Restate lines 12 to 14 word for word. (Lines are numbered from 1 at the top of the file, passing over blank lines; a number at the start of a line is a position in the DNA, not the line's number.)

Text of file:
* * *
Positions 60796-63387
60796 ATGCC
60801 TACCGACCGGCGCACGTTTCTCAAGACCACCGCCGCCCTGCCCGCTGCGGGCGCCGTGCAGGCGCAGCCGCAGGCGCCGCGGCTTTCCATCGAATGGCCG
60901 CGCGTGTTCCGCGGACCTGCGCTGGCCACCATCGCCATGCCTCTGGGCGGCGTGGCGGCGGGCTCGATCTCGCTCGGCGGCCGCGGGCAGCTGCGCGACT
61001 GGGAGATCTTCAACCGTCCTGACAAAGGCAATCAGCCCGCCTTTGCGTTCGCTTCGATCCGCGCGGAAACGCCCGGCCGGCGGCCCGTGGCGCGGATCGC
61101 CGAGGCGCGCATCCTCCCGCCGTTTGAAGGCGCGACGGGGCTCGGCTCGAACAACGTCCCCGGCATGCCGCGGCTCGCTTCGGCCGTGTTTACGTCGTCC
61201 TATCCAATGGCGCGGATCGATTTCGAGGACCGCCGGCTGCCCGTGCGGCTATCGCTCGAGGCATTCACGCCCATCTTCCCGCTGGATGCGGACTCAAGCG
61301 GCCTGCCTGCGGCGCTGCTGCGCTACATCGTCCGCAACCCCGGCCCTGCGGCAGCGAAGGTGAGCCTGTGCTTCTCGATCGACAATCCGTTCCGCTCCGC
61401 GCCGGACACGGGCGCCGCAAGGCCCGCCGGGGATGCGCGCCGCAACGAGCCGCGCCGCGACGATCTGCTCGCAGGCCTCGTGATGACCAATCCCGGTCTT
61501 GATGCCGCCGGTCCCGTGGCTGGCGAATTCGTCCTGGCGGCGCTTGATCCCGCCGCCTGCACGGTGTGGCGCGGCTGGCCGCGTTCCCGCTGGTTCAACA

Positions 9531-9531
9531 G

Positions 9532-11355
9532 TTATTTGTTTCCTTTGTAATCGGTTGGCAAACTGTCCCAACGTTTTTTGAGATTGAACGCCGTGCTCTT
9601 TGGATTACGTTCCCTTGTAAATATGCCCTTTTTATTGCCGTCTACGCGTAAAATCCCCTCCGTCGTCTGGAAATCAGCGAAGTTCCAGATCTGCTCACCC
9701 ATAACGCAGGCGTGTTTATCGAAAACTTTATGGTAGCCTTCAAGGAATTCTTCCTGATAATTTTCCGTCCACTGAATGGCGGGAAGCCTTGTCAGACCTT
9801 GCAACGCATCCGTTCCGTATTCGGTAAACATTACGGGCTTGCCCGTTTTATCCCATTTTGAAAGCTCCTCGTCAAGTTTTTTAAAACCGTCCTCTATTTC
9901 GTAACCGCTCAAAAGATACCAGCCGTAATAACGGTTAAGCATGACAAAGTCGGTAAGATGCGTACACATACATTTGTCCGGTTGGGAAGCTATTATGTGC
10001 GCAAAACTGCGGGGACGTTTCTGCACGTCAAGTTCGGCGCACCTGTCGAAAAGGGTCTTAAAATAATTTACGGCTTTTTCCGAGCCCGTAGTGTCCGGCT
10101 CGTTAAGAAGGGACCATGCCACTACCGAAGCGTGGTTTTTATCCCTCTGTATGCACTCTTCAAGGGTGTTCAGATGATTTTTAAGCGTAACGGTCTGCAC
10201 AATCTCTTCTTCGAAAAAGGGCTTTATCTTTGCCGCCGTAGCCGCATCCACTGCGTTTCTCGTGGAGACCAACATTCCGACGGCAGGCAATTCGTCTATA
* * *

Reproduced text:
9531 G

Positions 9532-11355
9532 TTATTTGTTTCCTTTGTAATCGGTTGGCAAACTGTCCCAACGTTTTTTGAGATTGAACGCCGTGCTCTT